This strategy features in the framework of Agenda 21 as formulated at UNCED (Rio de Janeiro, 1992), now coordinated by the United Nations Commission on Sustainable Development and implemented through national and local authorities.
The World Bank currently applies cost-benefit analysis to estimate the environmental benefits that may be expected from investment projects. Such analysis was applied in the Slovenia environment project, which provides financing for households and small industries to convert from highly polluting energy (coal, wood or high sulfur fuel oil) to natural gas or liquefied petroleum gas.
In many instances, environment and health requirements are complementary. Both can gain greater recognition thanks to comprehensive approaches that span the health, natural resources and economic benefits of environmental investments. For instance, the World Bank applied cost-benefit analysis to air pollution control investments in a cement factory in Estonia. Although the health benefits of these investments were significant, the largest share of estimated environmental benefits had no bearing on health. Only by combining health and non-health benefits could the investments be justified by the cost-benefit analysis.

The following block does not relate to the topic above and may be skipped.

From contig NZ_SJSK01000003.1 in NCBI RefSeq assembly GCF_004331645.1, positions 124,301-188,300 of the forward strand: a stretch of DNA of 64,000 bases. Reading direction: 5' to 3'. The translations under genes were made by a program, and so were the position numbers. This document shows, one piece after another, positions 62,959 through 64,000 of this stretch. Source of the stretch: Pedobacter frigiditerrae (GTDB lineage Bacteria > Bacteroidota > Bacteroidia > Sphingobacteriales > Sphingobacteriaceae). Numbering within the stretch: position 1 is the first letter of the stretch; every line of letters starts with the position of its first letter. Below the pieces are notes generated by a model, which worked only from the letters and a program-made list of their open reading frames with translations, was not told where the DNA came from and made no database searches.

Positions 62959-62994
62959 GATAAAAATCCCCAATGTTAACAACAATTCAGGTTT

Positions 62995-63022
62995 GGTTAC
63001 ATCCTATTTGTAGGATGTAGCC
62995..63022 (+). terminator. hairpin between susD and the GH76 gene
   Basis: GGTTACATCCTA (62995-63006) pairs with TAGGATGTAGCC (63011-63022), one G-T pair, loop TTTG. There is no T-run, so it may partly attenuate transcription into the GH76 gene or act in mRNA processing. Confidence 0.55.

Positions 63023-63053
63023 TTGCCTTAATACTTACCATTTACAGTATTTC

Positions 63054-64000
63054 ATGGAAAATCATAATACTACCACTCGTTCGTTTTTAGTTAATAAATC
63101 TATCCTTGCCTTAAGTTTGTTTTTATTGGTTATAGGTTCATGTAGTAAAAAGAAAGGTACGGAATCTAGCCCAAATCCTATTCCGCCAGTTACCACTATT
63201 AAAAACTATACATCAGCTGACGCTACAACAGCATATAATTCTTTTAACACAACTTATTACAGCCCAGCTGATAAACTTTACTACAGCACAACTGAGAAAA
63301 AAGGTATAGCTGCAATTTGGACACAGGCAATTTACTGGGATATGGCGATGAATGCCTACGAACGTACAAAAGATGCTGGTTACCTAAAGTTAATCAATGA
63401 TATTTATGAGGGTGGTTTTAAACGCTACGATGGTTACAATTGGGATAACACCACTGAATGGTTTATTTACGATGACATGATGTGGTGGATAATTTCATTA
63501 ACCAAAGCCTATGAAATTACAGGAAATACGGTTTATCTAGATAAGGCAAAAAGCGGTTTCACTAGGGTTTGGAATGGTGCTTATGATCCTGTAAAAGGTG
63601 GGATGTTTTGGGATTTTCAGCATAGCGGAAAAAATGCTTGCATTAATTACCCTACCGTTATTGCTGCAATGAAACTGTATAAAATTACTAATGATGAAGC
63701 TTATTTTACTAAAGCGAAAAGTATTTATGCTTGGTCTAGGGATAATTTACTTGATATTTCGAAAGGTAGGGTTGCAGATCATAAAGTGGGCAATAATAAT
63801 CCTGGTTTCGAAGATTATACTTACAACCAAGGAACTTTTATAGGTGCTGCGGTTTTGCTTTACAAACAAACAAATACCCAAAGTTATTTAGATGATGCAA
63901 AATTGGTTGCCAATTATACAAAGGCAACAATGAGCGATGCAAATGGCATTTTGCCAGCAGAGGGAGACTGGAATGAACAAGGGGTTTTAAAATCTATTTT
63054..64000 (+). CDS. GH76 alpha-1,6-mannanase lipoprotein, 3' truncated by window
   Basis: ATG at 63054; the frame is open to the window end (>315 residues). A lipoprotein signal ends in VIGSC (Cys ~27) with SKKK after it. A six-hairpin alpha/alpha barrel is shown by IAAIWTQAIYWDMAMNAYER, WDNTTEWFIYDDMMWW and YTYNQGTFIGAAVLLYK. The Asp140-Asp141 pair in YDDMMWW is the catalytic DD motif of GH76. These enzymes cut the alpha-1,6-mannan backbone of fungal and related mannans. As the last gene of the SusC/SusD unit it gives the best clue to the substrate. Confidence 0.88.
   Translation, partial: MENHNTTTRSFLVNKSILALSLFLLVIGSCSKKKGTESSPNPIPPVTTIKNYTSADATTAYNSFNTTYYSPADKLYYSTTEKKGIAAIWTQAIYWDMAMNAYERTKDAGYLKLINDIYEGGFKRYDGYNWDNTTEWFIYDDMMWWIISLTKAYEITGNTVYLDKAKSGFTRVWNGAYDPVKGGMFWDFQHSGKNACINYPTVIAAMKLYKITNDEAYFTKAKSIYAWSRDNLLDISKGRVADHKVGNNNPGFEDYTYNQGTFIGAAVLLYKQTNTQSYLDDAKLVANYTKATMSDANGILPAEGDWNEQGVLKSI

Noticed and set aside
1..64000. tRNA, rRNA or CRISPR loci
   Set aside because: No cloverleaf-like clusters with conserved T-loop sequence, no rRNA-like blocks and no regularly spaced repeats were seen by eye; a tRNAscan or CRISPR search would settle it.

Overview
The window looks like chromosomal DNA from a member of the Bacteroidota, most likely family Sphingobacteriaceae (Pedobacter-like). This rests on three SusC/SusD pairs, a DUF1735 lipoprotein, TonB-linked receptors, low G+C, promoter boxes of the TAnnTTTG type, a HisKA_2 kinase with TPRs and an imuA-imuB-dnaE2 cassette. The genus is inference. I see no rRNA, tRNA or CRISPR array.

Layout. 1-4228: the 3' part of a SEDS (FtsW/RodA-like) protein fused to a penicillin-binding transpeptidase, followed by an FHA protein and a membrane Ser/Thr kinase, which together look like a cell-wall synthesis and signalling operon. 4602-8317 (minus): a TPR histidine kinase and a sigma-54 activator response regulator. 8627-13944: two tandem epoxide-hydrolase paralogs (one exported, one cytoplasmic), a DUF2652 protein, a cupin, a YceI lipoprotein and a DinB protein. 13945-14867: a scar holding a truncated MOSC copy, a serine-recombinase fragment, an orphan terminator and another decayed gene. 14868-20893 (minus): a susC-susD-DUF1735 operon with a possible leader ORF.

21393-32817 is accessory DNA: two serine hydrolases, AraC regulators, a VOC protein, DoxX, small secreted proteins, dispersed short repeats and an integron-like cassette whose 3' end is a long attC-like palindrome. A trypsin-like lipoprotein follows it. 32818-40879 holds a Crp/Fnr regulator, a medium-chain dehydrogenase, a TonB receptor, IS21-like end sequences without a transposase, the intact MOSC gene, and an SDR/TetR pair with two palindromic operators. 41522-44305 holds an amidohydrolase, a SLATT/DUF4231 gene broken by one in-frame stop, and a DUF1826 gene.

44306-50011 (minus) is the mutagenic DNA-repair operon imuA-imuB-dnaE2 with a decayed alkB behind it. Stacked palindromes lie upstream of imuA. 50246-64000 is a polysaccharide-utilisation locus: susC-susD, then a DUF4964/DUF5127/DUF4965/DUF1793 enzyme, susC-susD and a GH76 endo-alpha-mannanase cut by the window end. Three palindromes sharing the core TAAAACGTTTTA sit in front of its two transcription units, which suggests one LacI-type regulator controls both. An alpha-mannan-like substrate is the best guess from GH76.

A relevant and competent UN organization should take the lead, in cooperation with other organizations, in developing guidelines for estimating the costs and benefits of various approaches to the adoption of cleaner production and waste minimization and environmentally sound management of hazardous wastes, including rehabilitation of contaminated sites. It should take into account the report of the Nairobi meeting of government-designated experts on an international strategy and an action programme, including technical guidelines for the environmentally sound management of hazardous wastes, in particular in the context of the work of the Basel Convention, being developed under the UNEP Secretariat.